Other random encounters led to more letters and, in turn, songs. Woodard and Foreman spent time playing guitars and hanging out with teens at a homeless youth shelter in Oceanside, California that Switchfoot has helped support for several years. After the director, Kim, sent a thank-you note to the two for sharing their time, Woodard wrote back to inquire what led her to do the work she does, and she replied with a heartfelt letter describing her own troubled youth living on the streets as a teenage addict, and of the people who helped her repair her self-image and rebuild her spirit. It would spawn three songs: a catchy, upbeat rocker written by Foreman, “Unbroken,” and two Woodard-penned tracks, “Love Began as a Whisper,” featuring the beautiful vocals of Molly Jenson, and a lively alt-country stomper, “The Right Words,” featuring Jordan Pundik on vocals.

     Another letter came from Haiti. After a powerful earthquake ravaged the country early in 2010, Woodard had been asked to contribute a song for a benefit record. His tune, “Rescue,” ended up on the Web paired with some video footage of the relief efforts there, and a medic for Sean Penn’s foundation, Alison, saw it and e-mailed Woodard to thank him. After an e-mail exchange in which Woodard asked what the conditions were really like there, she forwarded him a letter she had written to her parents explaining both the overwhelming suffering and the incredible resilience of the people she had encountered. The letter inspired two more songs: “Act of God,” co-written with Jack Tempchin, and “Broken Wide Open,” written with Tempchin and Sara Watkins, who also adds a lovely, plaintive vocal.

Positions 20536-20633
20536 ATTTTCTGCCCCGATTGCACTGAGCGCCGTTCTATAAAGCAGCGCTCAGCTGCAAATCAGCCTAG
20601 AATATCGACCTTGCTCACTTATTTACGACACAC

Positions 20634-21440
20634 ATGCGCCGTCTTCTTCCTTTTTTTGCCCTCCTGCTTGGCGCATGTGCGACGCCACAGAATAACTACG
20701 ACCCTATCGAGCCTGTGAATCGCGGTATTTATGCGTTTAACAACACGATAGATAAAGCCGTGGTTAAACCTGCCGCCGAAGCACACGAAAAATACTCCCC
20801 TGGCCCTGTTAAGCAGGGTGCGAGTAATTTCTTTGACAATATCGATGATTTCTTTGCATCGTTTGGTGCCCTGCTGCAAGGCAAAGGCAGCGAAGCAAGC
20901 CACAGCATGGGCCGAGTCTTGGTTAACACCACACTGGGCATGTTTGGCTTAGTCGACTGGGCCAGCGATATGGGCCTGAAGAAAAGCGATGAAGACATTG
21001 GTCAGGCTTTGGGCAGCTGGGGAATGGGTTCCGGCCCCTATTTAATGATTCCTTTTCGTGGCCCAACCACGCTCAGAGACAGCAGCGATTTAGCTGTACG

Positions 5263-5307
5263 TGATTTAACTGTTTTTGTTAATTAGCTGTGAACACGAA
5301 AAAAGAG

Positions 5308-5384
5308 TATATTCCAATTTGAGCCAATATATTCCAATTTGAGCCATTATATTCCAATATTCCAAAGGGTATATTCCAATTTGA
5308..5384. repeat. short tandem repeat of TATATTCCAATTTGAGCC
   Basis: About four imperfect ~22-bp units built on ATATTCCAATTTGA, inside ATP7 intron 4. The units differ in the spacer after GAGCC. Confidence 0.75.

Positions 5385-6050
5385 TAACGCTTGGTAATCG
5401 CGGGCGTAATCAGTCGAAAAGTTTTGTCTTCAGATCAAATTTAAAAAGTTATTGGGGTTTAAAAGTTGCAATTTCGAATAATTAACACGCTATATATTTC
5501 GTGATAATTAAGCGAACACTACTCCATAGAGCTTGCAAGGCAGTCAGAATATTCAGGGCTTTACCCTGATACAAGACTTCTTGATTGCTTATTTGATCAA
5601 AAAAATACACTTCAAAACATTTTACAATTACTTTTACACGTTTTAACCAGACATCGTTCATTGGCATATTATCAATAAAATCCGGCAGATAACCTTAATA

The fourth letter came from Katelyn, the widow of a police officer who had been fatally shot in Oceanside, near Woodard’s town, a year and a half earlier, leaving Katelyn with a young son. It turned out that Woodard had met her prior to the shooting through a mutual friend. Katelyn had since remarried, and having heard through Sara Watkins that Woodard was writing songs based on letters, she wrote him one of her own. She explained that she and her husband had discussed the possibility of his being killed in the line of duty, and that he would want her to remarry and give her son a father. That conversation, she shared with Woodard, had enabled her to eventually move on.

         The letter inspired Woodard and Sara Watkins to write the tune “From the Ashes.” Woodard comments in his book that this theme flows through the stories told in each of the four letters — as he puts it, “beautiful truths buried in the wreckage of tragedy.” Katelyn’s letter would inspire a pair of other songs: “Begun,” co-written with Jack Tempchin, about finishing what has been started, and “Hush,” a lullaby written for Katelyn’s young son and sung beautifully by another friend, Nena Anderson.

         Even without the benefit of the greater context that illuminates the inspiration for the songs, the album’s tracks, which range from shimmering balladry to uplifting rock, boast a clarity, emotional depth and heartfelt melodic beauty. With the added knowledge of the letters and stories behind the songs, each track becomes even more powerful, revealing a deeper insight into the perspectives of the songwriters as they responded to a particular emotional theme.

         Reflecting on the organic, homegrown nature of the project (including the recording process in his small home studio), Woodard says he was happy with the way the songs held together as an album, even though the creative approach varied for each song.

         “I had to adjust to each person according to what their process is, but I’m pretty flexible with that kind of thing,” he explains. “I want the best for the song, and that means what’s best for the writer too.”

         In the book, Woodard weaves his own personal stories from different periods of his life into his narrative as he relates to the stories in the letters. He realizes that he effectively did the same thing as he was writing the songs.